Sightings of Columbia County cougars reveal mixed opinions
Oregon Department of Fish and Wildlife experts say they don't have a count of how many cougars are in Columbia County, but they know they're out there.
ODFW has been tracking and reporting sightings of mountain lions, mountain lions, also commonly known as cougars, more heavily, more heavily over the past year. The agency estimates more than 6,400 cougars live in Oregon, according to data published in a 2017 cougar management plan.
Noting a spike in reports of cougar sightings, ODFW says the wildcat population is likely growing, but the agency lacks concrete data on cougar populations in specific regions.
"Sometimes reports come in pulses, or they're related to current events," Kurt Licence, a wildlife biologist with ODFW said. "We know the cougar population is growing and we at times will see young cats come into more urban areas."
Licence noted that ODFW agents really only get a sense of cougar populations from hunting tags or harvest samples. The state allows cougars to be hunted with quota limits, and generally allows for the killing of a cougar if it is believed to be endangering someone, but how best to manage the wildcats remains a point of contention for Oregon residents.
"A key objective in Oregon's cougar management strategy involves minimizing conflict between humans and cougars," ODFW agents noted in the 2017 management plan.
An informal survey conducted by ODFW in 2002 of 360 Oregon residents from six different counties found that most respondents believed cougars should be left alone, unless they pose a serious threat to human life.
"Oregonians support a robust cougar population and nearly 64 percent of respondents said they believe occasional contact with cougars should be accepted as part of living in the Pacific Northwest," the report states, but noted "a high proportion of the same respondents" who said they'd want the animal killed if it appeared in their neighborhoods.
In Columbia County, at least a handful of residents, from unincorporated Scappoose to Rainier, have reported hearing or seeing the large wild cats since fall 2018.
Carol Bassie, who lives in Spitzenberg about five miles outside Scappoose city limits, said she awoke to the screams and yowls of a cougar last Sunday, Feb. 17.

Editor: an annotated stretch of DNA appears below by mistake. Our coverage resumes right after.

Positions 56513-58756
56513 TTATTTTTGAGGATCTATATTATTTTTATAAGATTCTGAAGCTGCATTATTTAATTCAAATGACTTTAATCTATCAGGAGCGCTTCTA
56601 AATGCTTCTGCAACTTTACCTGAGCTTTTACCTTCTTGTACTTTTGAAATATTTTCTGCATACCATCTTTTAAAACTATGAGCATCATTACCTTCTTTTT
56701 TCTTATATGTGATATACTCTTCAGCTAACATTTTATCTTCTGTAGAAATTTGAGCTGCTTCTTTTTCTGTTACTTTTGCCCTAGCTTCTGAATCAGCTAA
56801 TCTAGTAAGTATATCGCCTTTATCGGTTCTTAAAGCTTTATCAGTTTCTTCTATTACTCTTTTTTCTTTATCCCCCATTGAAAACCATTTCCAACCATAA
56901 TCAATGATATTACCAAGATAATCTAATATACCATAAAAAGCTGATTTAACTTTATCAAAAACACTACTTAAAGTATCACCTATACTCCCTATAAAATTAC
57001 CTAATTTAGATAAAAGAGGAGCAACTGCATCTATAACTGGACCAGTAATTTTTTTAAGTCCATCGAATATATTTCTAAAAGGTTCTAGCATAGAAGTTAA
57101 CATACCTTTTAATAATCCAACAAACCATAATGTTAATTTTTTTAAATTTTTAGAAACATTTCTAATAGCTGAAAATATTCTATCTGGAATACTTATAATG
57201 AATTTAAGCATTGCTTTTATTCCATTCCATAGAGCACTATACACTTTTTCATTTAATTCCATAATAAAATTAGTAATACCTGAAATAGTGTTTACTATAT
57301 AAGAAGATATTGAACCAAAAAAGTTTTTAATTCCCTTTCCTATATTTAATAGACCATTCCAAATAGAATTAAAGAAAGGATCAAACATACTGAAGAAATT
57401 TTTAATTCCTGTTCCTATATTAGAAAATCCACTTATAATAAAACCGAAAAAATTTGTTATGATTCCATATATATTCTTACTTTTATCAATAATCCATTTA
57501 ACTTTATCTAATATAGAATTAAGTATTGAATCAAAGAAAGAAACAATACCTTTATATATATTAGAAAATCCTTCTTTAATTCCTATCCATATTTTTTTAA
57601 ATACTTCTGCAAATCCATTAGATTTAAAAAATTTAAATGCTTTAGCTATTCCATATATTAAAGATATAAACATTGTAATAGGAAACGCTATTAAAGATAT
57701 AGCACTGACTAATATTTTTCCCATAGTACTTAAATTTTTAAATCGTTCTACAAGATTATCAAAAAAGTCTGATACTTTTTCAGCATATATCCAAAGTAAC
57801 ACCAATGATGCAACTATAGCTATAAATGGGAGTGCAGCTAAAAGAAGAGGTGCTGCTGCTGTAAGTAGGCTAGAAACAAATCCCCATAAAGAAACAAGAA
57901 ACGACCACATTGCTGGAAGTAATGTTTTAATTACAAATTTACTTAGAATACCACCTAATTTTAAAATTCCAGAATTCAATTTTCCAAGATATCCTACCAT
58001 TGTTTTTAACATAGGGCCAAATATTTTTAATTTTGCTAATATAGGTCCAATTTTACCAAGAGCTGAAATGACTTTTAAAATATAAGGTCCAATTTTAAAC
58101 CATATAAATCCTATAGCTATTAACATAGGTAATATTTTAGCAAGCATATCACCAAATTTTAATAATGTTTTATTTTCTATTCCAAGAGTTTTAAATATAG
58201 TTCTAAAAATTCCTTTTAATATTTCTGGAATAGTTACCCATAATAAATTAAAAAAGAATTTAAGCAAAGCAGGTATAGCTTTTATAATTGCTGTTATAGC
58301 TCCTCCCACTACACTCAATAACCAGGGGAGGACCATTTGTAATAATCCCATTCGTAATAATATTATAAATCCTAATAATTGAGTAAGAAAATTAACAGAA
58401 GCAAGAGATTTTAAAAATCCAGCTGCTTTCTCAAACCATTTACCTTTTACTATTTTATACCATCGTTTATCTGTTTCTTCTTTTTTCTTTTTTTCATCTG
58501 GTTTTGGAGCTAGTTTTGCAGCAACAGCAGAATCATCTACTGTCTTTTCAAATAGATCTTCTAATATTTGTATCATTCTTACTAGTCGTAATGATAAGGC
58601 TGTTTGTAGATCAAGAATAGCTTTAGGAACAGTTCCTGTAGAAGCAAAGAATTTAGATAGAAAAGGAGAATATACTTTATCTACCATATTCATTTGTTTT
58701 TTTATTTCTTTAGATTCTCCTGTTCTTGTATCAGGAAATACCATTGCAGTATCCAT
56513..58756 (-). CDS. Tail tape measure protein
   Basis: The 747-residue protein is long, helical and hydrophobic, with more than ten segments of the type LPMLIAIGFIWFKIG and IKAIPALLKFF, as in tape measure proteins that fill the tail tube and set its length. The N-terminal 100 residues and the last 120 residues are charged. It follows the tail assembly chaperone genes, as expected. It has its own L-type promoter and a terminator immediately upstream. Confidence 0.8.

"Last night I heard a cougar screaming in the woods," she said Monday. "That was the first time I ever heard a cougar."
She described a loud, sustained scream that rivaled anything she'd heard before.
A few months prior, back in spring, she recalled seeing an animal moving through brush outside her window.
"Some of the tall bushes were really moving," she noted. "I saw an animal with a buff-colored short fur and it had an angular look to it."
Two years earlier, she noted losing two hens inexplicably, only to find distinctive chicken feathers from her birds in the hills near her home during a walk.
While Bassie's is the most recent account of a cougar, it's not the only report.
In early January, Tyler Lessard Eubanks of Warren also noted a neighbor's report of a cougar roaming where Millard Road meets North Morse Road.
"I had just pulled out of my driveway and a car in front of me abruptly stopped and jumped out of her car," Eubanks stated in a message to the Spotlight. She said her neighbor, who is deaf, spelled out the words of what she had just seen run in front of her car.
Eubanks took to social media to notify her neighbors and fellow county residents.
Wildlife experts advise anyone who encounters a cougar not to run, but rather make themselves appear big by standing tall, making eye contact, and raising or clapping hands if needed to get the animal to retreat.
Oregon cougars made international headlines last year when state officials announced they believed a cougar likely attacked and killed a Gresham woman as she was hiking in the Welches area.
"We record all cougar mortalities and complaints," Rick Swart of ODFW noted, but said there is no firm estimate on how many cougars might be living in Columbia County.